4 .) Other features are the exploitation of spatial parallelism of images and that pixels are generally independent. Strzodka and Garbe in their paper on motion estimation / visualisation on graphics cards show how a parallel computer application can be implemented in graphics hardware. In such applications the data-stream controls the ﬂow rather than instructions. A ﬁnal factor which aids this is that 32-bit precision calculations are now possible on GPUs which are vital for such calculations. Parallelism: The architecture of graphics hardware is equivalent to that of stretch computers (designed for fast ﬂoating point arithmetic). APIs also handle Flowware and Conﬁgware separately. however in graphics hardware these are explicitly different. Multiple Data-stream) parallel processor. Moreland and Angel go further in branding the GPU as no-longer a ﬁxed pipeline architecture but a SIMD (Single Instruction-stream. DX 9. which highlights the ﬂexibility in the eyes of the programmer. This method exploits the dataﬂow in the organisation of the processing elements to reduce caching (CPUs are typically 60% cache. This gives the opportunity for real-time video processing capabilities on a standard workstations. Such a graphics card can perform equivalently to image generators costing £1000’s in 1999.0) and system (e. This becomes important if considering programming FPGAs and GPUs simultaneously.g. C++) independence. With the rapidly increasing power of graphics cards it can be expected that the computation time will be reduced from 1 second to allow real-time processing. They use stream processing: requiring a sequence of data in some order. Cost: Another beneﬁt of the GPU is cost.g. Careful implementation of GPU code is necessary for platform (e.splitting a 2D into two 1D problems to achieve this speed up. a top end graphics card (capable of near TFLOP performance) can be purchased for less than £300. How to program: There are 2 programming sources in graphics hardware programming: • Flowware: Assembly and Direction of dataﬂow • Conﬁgware: Conﬁguration of processing elements In comparison these 2 features are implemented together in an FPGA. They identify GPUs as not the best solution but to have a better price-performance ratio than other hardware solutions. facilitating the above cache beneﬁt.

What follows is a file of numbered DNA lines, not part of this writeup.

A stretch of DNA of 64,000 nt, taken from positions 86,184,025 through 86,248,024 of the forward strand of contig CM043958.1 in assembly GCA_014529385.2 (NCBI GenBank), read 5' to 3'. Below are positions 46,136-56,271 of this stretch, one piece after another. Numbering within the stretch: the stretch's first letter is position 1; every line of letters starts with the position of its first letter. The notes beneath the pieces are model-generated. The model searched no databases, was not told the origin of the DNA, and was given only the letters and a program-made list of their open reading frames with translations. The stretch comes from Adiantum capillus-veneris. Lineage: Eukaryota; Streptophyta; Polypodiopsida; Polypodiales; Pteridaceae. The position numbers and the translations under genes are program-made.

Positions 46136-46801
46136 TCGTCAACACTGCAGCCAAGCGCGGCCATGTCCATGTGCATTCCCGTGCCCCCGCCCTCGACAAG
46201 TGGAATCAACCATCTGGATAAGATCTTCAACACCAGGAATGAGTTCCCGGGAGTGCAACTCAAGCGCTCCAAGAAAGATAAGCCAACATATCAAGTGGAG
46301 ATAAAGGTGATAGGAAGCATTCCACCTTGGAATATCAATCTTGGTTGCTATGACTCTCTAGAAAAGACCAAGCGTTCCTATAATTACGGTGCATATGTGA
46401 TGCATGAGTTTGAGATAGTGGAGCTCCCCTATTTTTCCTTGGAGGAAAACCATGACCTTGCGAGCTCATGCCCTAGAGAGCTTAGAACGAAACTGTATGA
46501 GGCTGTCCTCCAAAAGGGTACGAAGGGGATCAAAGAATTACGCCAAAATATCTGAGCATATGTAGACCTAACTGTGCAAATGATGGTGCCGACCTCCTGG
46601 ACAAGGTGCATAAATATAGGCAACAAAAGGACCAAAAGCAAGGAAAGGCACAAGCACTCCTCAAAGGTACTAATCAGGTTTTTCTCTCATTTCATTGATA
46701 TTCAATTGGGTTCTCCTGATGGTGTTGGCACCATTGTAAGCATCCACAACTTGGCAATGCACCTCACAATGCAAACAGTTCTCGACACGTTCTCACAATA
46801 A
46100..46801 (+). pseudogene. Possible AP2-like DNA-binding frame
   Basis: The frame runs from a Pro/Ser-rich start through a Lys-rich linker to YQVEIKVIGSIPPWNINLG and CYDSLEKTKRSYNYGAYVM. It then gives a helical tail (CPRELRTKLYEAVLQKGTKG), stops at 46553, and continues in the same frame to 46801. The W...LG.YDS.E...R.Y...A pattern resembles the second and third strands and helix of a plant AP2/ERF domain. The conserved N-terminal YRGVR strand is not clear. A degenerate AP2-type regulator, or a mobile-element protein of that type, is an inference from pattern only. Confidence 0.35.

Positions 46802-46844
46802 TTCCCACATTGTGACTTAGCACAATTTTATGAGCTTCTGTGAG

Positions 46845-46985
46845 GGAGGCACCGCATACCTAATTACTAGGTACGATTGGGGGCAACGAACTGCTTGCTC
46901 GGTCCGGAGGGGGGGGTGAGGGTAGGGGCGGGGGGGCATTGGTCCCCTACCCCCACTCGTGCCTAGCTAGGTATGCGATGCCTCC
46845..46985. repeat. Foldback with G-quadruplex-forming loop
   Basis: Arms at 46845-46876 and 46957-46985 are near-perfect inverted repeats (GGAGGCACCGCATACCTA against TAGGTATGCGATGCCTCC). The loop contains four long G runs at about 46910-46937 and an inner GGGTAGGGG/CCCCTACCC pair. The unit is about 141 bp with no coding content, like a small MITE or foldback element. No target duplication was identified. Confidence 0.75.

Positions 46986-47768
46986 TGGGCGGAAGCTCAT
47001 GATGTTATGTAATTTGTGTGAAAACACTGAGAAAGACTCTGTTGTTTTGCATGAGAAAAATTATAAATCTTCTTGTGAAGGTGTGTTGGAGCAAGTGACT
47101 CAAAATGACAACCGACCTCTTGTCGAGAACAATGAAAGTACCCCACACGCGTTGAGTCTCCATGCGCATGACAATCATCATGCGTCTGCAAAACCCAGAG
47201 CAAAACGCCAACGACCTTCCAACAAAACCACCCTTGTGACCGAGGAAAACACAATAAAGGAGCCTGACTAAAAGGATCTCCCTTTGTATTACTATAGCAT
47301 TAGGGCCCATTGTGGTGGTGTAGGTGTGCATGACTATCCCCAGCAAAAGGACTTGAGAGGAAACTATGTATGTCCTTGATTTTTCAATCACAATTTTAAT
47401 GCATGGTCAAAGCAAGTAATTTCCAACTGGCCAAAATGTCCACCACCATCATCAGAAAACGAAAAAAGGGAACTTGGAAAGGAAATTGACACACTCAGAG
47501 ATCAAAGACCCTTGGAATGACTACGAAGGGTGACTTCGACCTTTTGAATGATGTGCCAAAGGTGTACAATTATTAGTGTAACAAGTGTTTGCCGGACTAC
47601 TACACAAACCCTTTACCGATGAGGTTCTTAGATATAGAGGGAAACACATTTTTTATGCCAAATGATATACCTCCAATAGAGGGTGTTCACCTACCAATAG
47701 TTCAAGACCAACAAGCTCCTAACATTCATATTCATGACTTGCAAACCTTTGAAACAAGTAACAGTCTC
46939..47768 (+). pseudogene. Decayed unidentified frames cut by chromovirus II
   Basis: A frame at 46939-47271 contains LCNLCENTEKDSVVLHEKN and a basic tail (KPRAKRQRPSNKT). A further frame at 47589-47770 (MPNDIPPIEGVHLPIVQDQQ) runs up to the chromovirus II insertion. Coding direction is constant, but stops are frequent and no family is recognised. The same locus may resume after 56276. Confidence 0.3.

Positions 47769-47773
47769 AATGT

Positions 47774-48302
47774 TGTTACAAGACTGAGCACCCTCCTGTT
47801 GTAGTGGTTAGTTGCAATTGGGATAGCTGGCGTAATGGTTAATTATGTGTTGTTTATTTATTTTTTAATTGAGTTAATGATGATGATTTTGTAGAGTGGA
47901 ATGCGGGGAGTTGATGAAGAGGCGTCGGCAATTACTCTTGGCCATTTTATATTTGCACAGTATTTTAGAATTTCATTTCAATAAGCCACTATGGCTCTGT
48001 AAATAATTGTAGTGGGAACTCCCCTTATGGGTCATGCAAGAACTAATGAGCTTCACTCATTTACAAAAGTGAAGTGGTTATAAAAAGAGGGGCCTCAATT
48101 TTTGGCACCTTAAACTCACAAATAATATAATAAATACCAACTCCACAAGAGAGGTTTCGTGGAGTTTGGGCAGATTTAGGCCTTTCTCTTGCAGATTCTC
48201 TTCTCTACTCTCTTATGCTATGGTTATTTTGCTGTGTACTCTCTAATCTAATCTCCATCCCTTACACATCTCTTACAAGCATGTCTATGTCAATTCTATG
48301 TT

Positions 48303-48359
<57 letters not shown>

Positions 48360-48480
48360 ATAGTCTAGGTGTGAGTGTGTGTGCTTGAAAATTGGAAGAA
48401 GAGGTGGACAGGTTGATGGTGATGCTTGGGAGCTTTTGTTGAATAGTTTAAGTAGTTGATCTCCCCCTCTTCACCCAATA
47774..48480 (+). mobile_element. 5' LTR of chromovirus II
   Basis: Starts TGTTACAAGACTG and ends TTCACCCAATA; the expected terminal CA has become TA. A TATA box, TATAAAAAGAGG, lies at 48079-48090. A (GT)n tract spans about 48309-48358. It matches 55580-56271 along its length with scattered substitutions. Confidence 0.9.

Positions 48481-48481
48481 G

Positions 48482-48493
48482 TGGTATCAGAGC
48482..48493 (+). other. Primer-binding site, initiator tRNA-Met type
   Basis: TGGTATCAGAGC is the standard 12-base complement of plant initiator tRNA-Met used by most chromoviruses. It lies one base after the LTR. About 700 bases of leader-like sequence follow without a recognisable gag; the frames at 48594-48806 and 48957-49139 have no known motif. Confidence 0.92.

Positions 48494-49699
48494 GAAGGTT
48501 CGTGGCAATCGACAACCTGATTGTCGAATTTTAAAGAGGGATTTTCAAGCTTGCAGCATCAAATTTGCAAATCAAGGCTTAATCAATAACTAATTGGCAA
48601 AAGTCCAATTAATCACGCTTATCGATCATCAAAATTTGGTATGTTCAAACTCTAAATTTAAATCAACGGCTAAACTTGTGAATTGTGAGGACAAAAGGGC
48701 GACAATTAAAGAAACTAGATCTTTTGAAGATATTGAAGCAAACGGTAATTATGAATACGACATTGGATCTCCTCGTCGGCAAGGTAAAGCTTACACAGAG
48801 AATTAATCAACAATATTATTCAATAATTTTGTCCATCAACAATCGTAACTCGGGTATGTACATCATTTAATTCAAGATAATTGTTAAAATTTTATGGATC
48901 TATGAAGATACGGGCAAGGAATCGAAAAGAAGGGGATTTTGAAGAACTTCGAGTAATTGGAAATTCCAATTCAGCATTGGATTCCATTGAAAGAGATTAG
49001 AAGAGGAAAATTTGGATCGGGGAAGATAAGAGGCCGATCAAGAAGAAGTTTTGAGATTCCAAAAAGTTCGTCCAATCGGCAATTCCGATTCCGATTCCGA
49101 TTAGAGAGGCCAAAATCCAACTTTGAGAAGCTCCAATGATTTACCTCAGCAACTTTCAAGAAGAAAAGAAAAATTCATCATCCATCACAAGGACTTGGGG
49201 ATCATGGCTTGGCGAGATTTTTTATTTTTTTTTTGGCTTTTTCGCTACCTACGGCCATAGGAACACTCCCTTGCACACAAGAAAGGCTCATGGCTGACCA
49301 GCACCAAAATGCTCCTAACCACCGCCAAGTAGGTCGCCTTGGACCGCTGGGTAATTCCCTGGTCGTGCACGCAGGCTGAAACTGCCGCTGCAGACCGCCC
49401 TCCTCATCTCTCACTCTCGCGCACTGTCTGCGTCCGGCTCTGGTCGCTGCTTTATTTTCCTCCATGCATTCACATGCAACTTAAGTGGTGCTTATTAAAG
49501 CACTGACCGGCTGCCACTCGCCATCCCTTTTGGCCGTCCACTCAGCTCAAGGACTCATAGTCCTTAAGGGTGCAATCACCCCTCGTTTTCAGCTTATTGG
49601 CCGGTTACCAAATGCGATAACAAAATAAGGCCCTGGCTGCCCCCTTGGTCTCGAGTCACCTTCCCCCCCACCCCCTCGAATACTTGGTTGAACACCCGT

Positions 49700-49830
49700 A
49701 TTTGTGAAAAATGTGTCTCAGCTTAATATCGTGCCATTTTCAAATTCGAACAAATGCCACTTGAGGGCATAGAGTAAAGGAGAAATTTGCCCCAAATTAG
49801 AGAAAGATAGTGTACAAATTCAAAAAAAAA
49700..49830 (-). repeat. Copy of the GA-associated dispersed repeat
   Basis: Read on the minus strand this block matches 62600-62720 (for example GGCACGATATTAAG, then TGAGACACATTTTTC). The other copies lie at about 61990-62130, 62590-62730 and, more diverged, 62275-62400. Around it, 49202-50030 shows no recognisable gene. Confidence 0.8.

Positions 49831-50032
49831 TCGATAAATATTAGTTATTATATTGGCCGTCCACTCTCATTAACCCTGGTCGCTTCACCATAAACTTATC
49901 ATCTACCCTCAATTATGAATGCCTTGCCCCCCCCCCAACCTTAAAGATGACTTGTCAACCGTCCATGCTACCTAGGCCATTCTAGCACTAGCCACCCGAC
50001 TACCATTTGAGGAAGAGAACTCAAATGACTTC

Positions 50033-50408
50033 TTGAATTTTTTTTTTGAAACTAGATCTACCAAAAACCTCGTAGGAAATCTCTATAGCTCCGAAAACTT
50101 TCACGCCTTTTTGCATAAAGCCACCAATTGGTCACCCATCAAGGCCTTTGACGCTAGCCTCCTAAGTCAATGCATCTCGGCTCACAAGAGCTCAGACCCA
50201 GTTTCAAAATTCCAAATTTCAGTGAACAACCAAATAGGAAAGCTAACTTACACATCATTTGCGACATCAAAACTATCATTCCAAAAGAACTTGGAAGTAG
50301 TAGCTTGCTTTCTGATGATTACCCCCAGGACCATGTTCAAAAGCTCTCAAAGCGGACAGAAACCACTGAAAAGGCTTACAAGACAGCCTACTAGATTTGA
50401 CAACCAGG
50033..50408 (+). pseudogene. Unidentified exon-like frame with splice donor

Sonic approaches these challenges with PIPEs (Plug in Processing Elements) with 3 main components of an engine (for computations). Example: Singh and Bellac in 1994 implemented three graphics applications on a FPGA. namely outline of circle. however. 2D ﬁltering and 2D convolution. In the latter an implementation at 1/2 the clock rate of state-of-the-art technology was adequate suggesting 5 .) Sonic / Ultra-Sonic: Two more possibilities to accelerate video processing which highlight beneﬁts of a re-conﬁgurable architecture. The hardware is systolic: 1 data item is clocked in and 1 out of the modules on every clock cycle. The performance in drawing the circle was seen to be satisfactory out-performing a general purpose display processor (TMS34020) by a factor of 6 (achieving 16 million pixels/sec. The need for ﬂexibility is justiﬁed as one may need a change an algorithm (e. DSPs allow for more ﬂexibility and can be reused for many applications. They found a RAM based FPGA was favourable due to the large storage requirements. To maximise its beneﬁt. compression standard) post manufacture. power and size. The challenges involved. this maintains a high throughput rate although latency can vary.g. 14. such as the Virtex 4.300 from a custom hardware block. which have larger on-chip storage and more processing power. keeping memory accesses low and real-time throughput. spatial and temporal resolution. Typical applications are the removal of distortions introduced by watermarking an image.) It was however worse in the application of fast sphere rendering at only 2627 spheres/sec vs. FPGAs today also have more built-in blocks to speed up operations such as multiplication (these will be considered later. An Alternative: When deciding which hardware to use for a graphics sub-system there is a trade-off between operating speed and ﬂexibility. formatting and data access) and memory for storing video data. are energy inefﬁcient and can cause delays if not optimised per task. hardware integration with software. highlighted in [9. are expensive and inﬂexible.FPGA Architectures: ASIC solutions for processing tasks are optimal in speed. 10] are: Correct hardware and software partitioning. a router (for routing. By utilising its re-programmability a small FPGA can appear as a large and efﬁcient device. ﬁlled circle and a fast sphere algorithm. Improvements are however expected with new FPGAs. an FPGA implementation must: give more ﬂexibility than custom graphics processors and be faster than a general purpose processor. For these reasons it is often favourable to implement such applications in a reconﬁgurable unit. however.